• The ductus arteriosus is a remnant of the distal sixth aortic arch and connects the pulmonary artery at the junction of the main pulmonary artery and the origin of the left pulmonary artery to the proximal descending aorta just after the origin of the left subclavian artery. (medscape.com)
  • An anatomic marker of the ductus is the recurrent laryngeal nerve, which nerve typically arises from the vagus nerve just anterior and caudal to the ductus and loops posteriorly around the ductus to ascend behind the aorta en route to the larynx. (medscape.com)
  • The ductus arteriosus is a connection between the left pulmonary artery and the descending aorta that is present in the embryo and usually closes naturally in the first week of life. (dhzb.de)
  • Thus, in all mammals the developing fetus has a short bypass vessel called the ductus arteriosus, which is similar to a shunt, and is a wide-open, low-resistance channel in which blood coming from the right side of the heart through the first part of the pulmonary artery is diverted from the lungs directly into the aorta and then out to the body. (vin.com)
  • Now that the ductus is open, and the lungs have blood flowing through them, blood shunts across the PDA from the aorta to the pulmonary artery (remember that in utero it went the other way, from the pulmonary artery to the aorta). (vin.com)
  • This anomaly occurs when the blood vessel connecting the pulmonary artery and the aorta (Ductus Botalli), which should be open before birth and close immediately after birth, remains open. (ohc.global)
  • The ductus arteriosus is a small fetal structure that connects two large arteries (aorta and pulmonary) but becomes pathological when it is maintained after birth. (bvsalud.org)
  • This recurrent laryngeal branch wraps around the aorta, posterior to the ligamentum arteriosum, and ascends towards the larynx on the right-hand side of the aortic arch. (elsevier.com)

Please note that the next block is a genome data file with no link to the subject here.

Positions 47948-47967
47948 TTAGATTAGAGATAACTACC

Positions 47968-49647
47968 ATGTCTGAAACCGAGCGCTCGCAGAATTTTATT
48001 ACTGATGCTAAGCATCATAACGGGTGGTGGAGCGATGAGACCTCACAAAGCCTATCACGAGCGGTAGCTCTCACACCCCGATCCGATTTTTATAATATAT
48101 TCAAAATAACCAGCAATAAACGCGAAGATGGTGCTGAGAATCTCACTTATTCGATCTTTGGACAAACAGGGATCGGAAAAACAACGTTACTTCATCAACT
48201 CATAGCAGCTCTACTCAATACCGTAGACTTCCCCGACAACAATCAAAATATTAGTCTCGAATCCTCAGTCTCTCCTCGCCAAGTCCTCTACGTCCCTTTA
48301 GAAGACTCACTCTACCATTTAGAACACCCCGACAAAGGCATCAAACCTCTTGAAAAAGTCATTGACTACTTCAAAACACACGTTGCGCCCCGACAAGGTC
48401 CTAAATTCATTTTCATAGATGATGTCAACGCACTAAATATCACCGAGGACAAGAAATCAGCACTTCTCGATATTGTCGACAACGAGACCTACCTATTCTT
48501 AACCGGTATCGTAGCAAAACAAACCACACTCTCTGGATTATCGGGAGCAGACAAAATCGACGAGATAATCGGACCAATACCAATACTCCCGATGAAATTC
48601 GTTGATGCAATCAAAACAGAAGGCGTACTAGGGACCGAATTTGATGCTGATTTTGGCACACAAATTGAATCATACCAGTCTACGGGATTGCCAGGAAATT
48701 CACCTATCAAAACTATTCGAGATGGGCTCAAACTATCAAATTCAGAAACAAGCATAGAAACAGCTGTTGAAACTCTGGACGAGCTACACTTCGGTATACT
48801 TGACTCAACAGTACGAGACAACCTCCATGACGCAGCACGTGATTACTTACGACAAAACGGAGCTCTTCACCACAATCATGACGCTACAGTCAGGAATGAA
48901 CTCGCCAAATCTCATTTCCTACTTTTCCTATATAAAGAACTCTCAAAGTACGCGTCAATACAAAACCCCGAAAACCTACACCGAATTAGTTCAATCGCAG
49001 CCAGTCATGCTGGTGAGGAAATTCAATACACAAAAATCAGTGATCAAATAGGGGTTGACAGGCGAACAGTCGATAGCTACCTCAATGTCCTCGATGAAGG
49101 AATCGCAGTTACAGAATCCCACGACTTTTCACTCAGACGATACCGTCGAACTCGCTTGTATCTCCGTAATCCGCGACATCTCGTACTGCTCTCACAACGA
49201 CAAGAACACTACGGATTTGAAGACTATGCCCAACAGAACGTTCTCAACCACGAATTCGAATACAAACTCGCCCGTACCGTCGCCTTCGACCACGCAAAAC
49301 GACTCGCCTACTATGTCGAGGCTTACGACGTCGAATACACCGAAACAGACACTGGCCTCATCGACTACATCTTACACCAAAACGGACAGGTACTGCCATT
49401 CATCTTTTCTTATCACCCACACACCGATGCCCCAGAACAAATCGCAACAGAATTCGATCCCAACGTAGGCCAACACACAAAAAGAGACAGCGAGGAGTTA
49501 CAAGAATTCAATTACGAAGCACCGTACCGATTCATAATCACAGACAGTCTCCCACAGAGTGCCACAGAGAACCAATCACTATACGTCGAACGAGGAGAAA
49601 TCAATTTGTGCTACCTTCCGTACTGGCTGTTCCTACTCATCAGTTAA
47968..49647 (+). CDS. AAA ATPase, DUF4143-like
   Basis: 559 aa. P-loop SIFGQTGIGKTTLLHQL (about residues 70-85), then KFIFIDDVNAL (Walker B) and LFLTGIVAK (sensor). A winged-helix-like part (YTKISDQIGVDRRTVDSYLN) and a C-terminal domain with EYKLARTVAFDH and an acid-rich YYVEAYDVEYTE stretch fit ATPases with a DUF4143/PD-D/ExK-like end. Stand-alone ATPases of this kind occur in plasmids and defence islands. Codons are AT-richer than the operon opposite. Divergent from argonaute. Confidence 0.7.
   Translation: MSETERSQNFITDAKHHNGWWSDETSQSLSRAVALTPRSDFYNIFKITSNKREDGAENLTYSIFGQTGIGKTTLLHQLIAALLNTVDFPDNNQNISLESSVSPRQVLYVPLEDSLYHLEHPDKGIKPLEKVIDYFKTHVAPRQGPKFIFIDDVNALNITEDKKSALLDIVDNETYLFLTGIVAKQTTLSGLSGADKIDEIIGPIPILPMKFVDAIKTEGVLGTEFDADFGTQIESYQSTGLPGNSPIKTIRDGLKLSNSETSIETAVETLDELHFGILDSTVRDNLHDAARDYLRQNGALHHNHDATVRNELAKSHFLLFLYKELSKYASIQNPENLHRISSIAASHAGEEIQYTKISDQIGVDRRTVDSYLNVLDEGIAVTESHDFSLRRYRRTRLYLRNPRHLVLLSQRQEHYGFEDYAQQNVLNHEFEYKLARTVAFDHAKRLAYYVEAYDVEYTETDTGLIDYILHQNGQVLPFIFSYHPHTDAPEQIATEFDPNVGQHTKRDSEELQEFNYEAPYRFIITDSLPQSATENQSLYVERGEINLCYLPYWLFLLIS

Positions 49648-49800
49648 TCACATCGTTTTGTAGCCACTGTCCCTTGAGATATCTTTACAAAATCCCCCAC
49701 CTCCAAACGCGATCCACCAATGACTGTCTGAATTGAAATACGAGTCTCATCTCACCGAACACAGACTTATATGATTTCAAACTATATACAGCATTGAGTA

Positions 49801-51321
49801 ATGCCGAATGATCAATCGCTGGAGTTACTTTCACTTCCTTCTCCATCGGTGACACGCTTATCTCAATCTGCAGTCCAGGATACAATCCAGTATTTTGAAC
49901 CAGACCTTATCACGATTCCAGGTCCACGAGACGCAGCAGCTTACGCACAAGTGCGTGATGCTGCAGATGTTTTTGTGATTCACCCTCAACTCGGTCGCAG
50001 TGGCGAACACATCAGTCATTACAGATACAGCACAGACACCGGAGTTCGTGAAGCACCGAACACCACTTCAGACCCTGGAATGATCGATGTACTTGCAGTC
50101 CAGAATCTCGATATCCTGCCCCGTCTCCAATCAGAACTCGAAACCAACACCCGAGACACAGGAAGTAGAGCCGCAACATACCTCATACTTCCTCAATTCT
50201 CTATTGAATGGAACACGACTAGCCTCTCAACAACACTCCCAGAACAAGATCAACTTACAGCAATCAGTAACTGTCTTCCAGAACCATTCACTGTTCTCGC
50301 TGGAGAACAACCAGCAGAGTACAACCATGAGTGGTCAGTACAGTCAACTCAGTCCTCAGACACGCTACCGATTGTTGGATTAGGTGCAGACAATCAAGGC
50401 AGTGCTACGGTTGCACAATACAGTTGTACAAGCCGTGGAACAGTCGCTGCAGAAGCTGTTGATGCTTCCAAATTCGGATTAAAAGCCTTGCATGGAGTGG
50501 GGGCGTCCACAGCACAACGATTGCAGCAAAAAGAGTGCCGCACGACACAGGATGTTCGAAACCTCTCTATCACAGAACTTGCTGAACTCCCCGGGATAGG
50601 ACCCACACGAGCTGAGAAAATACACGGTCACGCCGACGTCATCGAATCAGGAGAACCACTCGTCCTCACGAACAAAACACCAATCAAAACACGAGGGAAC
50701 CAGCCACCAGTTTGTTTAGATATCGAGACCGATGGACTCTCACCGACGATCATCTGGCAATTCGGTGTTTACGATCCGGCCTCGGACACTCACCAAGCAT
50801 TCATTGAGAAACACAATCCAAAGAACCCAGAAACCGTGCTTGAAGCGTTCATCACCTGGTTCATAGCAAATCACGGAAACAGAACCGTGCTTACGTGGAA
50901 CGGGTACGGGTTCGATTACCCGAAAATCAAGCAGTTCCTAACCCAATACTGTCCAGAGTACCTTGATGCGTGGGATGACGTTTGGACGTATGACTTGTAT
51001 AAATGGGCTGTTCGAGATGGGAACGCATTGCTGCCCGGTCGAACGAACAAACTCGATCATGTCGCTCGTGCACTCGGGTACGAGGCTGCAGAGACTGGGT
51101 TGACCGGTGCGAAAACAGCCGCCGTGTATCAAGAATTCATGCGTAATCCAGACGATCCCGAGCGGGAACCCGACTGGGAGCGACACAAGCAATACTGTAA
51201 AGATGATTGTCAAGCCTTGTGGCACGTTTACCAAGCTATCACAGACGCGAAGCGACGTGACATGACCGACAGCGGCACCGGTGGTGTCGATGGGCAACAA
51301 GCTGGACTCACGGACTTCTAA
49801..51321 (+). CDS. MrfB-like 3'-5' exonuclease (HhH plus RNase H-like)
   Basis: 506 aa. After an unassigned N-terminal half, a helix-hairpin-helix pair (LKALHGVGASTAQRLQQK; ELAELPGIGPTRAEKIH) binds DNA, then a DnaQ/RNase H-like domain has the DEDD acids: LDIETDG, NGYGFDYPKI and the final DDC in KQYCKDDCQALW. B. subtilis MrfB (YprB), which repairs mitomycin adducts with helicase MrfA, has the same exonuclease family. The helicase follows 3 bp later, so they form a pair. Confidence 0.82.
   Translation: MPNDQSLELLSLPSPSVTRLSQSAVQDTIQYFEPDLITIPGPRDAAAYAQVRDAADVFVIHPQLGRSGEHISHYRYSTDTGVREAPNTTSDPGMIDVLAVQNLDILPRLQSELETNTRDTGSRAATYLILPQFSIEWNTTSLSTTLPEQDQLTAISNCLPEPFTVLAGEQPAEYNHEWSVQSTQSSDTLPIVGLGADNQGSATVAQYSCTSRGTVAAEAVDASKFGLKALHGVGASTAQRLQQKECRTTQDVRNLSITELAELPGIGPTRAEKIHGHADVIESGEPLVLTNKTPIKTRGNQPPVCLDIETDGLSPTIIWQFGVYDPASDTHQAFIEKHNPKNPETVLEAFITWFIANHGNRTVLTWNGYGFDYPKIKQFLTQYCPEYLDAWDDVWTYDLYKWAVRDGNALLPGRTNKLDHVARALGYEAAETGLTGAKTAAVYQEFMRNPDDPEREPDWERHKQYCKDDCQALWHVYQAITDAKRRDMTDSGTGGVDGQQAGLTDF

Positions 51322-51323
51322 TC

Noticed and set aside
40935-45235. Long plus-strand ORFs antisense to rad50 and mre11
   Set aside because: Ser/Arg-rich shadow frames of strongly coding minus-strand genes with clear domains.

• Upon closure at birth, it becomes the ligamentum arteriosum. (wikipedia.org)
  • This squeezing ultimately fuses the ductus lining to create a ligamentum: in other words, the tube becomes a ligament! (vin.com)
  • The ligamentum arteriosum sits inferior to the aortic arch and connects it to the bifurcation of the pulmonary trunk. (elsevier.com)
  • The superficial cardiac plexus resides between the bifurcation of the pulmonary trunk and the aortic arch, in the region of the ligamentum arteriosum. (elsevier.com)
  • In the presence of complex congenital heart defects, the usual anatomy of the ductus may not be present. (medscape.com)
  • We describe a neonate with ductal-dependent congenital heart disease on extracorporeal membrane oxygenation (ECMO) for persistent pulmonary hypertension, who required markedly high doses of prostaglandin E1 (PGE1) to maintain patency of the ductus arteriosus: The effects of ECMO on the pharmacokinetics of PGE1 are discussed. (nih.gov)
  • During embryonic development, reptiles, birds, and mammals all have either one or two paired ductus arteriosi that provide a fetal shunt of blood away from the lungs. (wikipedia.org)
  • The ductus arteriosus is a blood vessel that allows blood to go around the baby's lungs before birth. (medlineplus.gov)
  • Soon after the infant is born and the lungs fill with air, the ductus arteriosus is no longer needed. (medlineplus.gov)
  • The ductus arteriosus is an important blood vessel that ensures that blood does not go to the lungs unnecessarily as the fetus is developing in the uterus. (cornell.edu)
  • Ductus arteriosus closure may be induced by administration of nonsteroidal anti-inflammatory drugs (NSAIDs), which inhibit prostaglandin production. (wikipedia.org)
  • Pulmonary stenosis and left-to-right shunt through the ductus), it may be advisable to improve oxygenation by maintaining the ductus open with prostaglandin treatment. (wikipedia.org)
  • At birth, the rise in PaO2 and decline in prostaglandin concentration cause closure of the ductus arteriosus, typically beginning within the first 10 to 15 hours of life. (msdmanuals.com)
  • It's a remnant of the ductus arteriosus that is found during fetal development. (elsevier.com)
  • However, if the baby has certain other heart problems or defects, keeping the ductus arteriosus open may be lifesaving. (medlineplus.gov)
  • Sehgal A, McNamara PJ: Does echocardiography facilitate determination of hemodynamic significance attributable to the ductus arteriosus? (biomedcentral.com)